Can anyone identify this coin?

Coin found in Spain

Other side

Other side of coin found in Spain

Width: 25mm, edge: 3mm; found on rocks by the sea on east coast of Spain.

  • 2
    Can we also get measurements and info on the exact where & how 'found'? Aug 10, 2021 at 15:28
  • Width 25mm edge 3mm found on rocks by the sea on east coast of Spain
    – oner
    Aug 10, 2021 at 16:08
  • 2
    You informed the Town Hall of the nearest town of the coin found, didn't you? Spain labels all the historical treasures as public propierty so all of them are appraised and bought. Aug 11, 2021 at 5:12
  • Hi Carlos I have no monetary interest in the coin and would gladly pass it on to relevant institution/authority but it might just be a decorative trinket just looking for advice really as to what it could be.
    – oner
    Aug 11, 2021 at 6:14
  • 2
    @LangLangC I don't know if you can read Spanish, but it's the article 44 and following ones of the Law 16/1985 from the 25th of June, called "del Patrimonio Histórico Español". It's the law that develops the article of "finding a treasure" in the Spanish Civil Code (explaining what is a treasure, who gets the money, etc.). Aug 11, 2021 at 14:11

1 Answer 1


After a good amount of research I am pretty confident this coin is not real. It is made to look like a coin minted between 1000 and 1300, possibly by King William the Conquerer or maybe William Rufus, its imitating a silver penny hence the legible part of the script that says PILEM R?E?(X) but all legit coins would have two L's. If it is PILEMEL as suggested then that matches no known inscriptions. The crown (or what I am guessing is an attempt at a crown) is very crude and again not like any coin in the database. The obverse of this coin has basically gibberish for letters instead of the location or earl who minted it. It also appears to be silver plated over base metal, see the bottom right edge of the first picture and bottom of the second picture, this looks like plating that has worn off.

The back cross is a plain cross pattee without fleuries, trefoils, stars, crescents, or piles.

As to why P instead of W, The P was a late usage of the letter wynn, a P-shaped rune which had the sound value of a "w"

enter image description here

This coin is also about 5mm larger than this coin should be, all known examples are 18mm - 20mm give or take 1mm at most. I am also assuming this coin will weigh more than 1.3 +- .1 grams, but it would be appreciated if the OP weighs the coin and posts its weight in grams. It is also too thick, most of these are about 1.5mm thick. A legit coin would be able to be bent in your hand with a decent amount of pressure.

I have also gone through every known coin from both Williams and other Williams of this time frame like William of Holland and none match or are even close to matching. I also searched all coins with a reverse cross patee and a front inscription of I L E M (as that seems to be the part everyone agrees with) and again no matches. I also searched all coins with a cross and arab inscription, being that the unintelligible part of the reverse could possibly be arabic, if someone knows arabic that would help, again no matches, and these types with both islamic and christian parts are quite rare and well documented.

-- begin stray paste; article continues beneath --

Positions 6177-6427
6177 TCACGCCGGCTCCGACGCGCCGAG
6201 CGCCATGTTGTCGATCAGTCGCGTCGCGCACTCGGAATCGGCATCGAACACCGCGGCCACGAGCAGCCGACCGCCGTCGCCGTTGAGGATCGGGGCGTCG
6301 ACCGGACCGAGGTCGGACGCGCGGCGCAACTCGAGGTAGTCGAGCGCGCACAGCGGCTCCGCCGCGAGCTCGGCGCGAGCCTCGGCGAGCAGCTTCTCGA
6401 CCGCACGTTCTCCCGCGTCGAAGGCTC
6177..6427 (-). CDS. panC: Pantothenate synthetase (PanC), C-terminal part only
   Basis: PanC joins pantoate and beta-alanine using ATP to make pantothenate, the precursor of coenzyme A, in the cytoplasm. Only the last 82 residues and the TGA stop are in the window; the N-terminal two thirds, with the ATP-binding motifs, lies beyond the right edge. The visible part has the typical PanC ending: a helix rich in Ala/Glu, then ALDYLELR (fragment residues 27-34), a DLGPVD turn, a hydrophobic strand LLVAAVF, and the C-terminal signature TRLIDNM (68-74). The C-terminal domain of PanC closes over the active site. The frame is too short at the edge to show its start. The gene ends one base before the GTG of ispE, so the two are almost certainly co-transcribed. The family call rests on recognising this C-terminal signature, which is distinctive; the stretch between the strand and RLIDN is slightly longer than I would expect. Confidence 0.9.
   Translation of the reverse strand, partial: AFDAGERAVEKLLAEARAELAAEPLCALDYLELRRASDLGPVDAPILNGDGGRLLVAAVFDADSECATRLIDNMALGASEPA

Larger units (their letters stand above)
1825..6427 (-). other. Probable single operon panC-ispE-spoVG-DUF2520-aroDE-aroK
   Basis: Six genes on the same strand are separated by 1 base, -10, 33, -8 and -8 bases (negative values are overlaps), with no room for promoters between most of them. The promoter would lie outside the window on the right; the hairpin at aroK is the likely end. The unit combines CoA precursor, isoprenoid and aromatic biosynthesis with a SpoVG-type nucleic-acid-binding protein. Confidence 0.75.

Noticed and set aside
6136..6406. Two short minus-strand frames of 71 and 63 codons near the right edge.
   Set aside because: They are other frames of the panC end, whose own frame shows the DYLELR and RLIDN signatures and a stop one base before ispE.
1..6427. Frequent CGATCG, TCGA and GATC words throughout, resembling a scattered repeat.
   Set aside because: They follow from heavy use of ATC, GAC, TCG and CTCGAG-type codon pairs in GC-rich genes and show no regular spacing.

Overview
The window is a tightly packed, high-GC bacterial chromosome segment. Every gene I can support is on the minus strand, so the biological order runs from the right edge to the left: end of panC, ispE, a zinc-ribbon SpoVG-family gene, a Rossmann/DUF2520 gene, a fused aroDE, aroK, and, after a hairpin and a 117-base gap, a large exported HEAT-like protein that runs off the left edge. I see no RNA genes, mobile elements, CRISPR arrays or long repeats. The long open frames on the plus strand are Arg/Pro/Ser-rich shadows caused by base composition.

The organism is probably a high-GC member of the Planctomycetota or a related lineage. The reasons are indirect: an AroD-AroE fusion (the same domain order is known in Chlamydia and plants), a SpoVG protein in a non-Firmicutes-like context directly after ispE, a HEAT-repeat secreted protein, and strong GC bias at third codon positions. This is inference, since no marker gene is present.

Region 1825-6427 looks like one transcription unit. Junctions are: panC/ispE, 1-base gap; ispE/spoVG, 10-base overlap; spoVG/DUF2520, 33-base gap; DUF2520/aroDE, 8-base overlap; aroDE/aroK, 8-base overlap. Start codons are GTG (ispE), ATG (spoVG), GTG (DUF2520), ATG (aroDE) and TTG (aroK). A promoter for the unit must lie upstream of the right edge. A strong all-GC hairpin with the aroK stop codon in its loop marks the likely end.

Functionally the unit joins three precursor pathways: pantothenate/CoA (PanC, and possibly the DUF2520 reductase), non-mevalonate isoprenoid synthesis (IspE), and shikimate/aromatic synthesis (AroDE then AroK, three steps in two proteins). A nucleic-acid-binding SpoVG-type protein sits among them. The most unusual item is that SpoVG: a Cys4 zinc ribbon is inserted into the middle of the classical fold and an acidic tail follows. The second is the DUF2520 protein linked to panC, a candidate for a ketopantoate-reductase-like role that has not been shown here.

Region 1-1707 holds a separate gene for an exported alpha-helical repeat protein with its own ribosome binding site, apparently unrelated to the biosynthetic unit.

There is also a lot that just doesnt look right with the coin. The bulge around the edges of obverse. The thickness of the coin. The strange looking crown or maybe castle on the front. The gibberish writing around the pattee cross on the reverse. The writing that goes over the flan on the reverse. The odd patina or plating wearing off on both sides. Also the Cross in the inscription on the obverse would be the top of the coin making the crown? castle? be upside down.

So that leaves two options, either an ancient forgery or a modern fantasy piece, both could be possible, a metallurgic test would confirm which of these is most likely.

https://www.britnumsoc.org/publications/Digital%20BNJ/pdfs/1916_BNJ_12_4.pdf https://www.britnumsoc.org/publications/Digital%20BNJ/pdfs/1905_BNJ_2_8.pdf

  • Currently, not convinced at all: which original coin would come closest to this (pics plz), the "plating off" can just as well be patina coming off revealing original metal, is the +Pillem really a P, does it read pilemel [I see no chance for 'rex'] and so on. Please include how you decipher the individual characters. (perhaps explain why 'William' would be lettered starting with P—the PDFs are nice, but their most relevant content seems valuable in the answer) Aug 11, 2021 at 16:21
  • 1
    I added why P instead of W, The R?E? are labeled that way because that is a guess, could be those letters but several of the lower ones are degraded and difficult to decipher. I searched all combinations of the inscription through a database and the only matches were William coins. None matched a PILEMEL search. No coins in the db match this inscription or details and several things wrong with it besides the inscription, like the reverse inscription, width, and thickness. I sent a picture to my friend at the ANS for his opinion, when he replies I will update. A weight of coin would help.
    – ed.hank
    Aug 11, 2021 at 16:54
  • @ed.hank Who was the King William whose coins you think this is a cheap imitation of? You should have specified it in your answer.
    – MAGolding
    Aug 11, 2021 at 16:55
  • Much appreciated to everyone that looked into this coin. Particular thanks to LangLang and ed.hank for your research and knowledge, unfortunately it does not seem to be anything of any interest or significance but I will keep my eyes out when on holiday for treasures washed up on the shore. Good luck to all.
    – oner
    Aug 12, 2021 at 8:20

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